Vu Le: Trickle-Down Community Engagement, Part 2

As I’ve been working in the field, and working specifically with communities of color, I’ve been seeing more and more signs of diverse communities being treated like children who don’t know what’s good for them. I don’t think it is conscious or intentional. But it is still frustrating, like watching the first half of the Seahawks/Panthers game.

Vu Le: Trickle-Down Community Engagement, Part 2

Right now, there is a movement in churches and nonprofits arguing that charity is toxic, that helping hurts, and that the entire nonprofit sector needs to be reformed to truly lift people out of poverty. These charity skeptics are telling Christians that traditional charity deepens dependency, fosters a sense of entitlement, and erodes the work ethic of people who receive it. Charity skepticism is increasingly popular; and it is almost certainly wrong.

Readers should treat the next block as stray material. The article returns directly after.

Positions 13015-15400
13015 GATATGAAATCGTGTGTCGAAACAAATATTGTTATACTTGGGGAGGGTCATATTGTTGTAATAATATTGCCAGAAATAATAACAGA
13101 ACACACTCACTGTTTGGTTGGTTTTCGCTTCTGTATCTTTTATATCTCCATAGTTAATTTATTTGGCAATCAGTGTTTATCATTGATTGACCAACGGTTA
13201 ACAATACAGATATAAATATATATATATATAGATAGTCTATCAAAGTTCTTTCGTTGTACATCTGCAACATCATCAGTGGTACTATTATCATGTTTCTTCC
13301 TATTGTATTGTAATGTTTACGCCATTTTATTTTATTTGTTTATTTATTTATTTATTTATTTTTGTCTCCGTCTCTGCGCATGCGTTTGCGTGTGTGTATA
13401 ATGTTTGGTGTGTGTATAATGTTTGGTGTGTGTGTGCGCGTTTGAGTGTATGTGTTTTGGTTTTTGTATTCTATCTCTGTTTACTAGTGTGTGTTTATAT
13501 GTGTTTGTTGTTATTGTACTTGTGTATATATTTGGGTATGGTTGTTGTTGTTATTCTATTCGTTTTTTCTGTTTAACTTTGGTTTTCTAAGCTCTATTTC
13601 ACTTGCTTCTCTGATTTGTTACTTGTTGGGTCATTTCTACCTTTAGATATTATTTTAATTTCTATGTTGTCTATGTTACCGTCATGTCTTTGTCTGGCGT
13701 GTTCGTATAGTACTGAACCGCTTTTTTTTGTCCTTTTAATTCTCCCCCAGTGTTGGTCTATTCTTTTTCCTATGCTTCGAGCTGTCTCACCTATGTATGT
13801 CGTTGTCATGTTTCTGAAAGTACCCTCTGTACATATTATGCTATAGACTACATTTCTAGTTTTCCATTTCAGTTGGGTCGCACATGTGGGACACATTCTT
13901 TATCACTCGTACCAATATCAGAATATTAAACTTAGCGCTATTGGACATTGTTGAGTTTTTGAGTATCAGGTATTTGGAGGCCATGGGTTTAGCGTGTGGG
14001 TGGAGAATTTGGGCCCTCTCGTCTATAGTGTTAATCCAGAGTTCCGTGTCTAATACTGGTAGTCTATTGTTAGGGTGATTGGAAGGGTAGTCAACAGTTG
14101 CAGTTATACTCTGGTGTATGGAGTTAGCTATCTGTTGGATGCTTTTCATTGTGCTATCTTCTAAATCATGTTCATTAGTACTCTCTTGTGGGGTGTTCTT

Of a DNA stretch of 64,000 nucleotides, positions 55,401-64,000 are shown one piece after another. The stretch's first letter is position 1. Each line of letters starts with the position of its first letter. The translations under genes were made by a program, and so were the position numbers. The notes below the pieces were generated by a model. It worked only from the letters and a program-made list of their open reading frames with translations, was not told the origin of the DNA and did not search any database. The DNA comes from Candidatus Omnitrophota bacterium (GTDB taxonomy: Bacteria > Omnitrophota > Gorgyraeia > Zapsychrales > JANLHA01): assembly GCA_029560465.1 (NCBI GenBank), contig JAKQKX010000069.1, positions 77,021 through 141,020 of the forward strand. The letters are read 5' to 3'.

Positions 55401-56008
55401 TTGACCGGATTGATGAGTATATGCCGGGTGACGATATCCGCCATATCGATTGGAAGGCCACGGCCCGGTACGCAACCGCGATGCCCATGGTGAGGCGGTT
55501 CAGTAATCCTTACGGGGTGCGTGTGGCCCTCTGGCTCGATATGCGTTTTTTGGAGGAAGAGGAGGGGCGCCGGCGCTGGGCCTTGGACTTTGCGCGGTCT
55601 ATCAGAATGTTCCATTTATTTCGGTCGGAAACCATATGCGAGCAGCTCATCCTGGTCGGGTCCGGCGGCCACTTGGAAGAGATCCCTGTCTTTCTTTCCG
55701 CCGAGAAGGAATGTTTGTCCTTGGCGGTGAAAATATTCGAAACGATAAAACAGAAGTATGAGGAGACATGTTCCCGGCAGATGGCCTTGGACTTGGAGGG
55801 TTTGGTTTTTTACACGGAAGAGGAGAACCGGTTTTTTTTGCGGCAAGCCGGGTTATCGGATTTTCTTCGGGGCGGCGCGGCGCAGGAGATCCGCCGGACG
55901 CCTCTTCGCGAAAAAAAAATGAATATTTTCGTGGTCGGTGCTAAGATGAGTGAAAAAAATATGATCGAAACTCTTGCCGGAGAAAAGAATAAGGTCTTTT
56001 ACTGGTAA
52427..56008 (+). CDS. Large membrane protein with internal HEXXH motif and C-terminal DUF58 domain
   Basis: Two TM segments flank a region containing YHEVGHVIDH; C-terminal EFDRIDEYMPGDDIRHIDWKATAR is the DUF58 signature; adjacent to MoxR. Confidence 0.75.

Now available from Wipf and Stock’s Cascade Books imprint, Radical Charity: How Generosity Can Save the World (And the Church) weaves together research and scholarship on topics as diverse as biblical scholarship, Christian history, economics, and behavioral psychology to tell a different story. In this story, charity is the heart of Christianity and one of the most effective ways that we can help people who are living in poverty. Charity—giving to people experiencing poverty without any expectation of return or reformation—can save the world and help make God’s vision for the church a reality.

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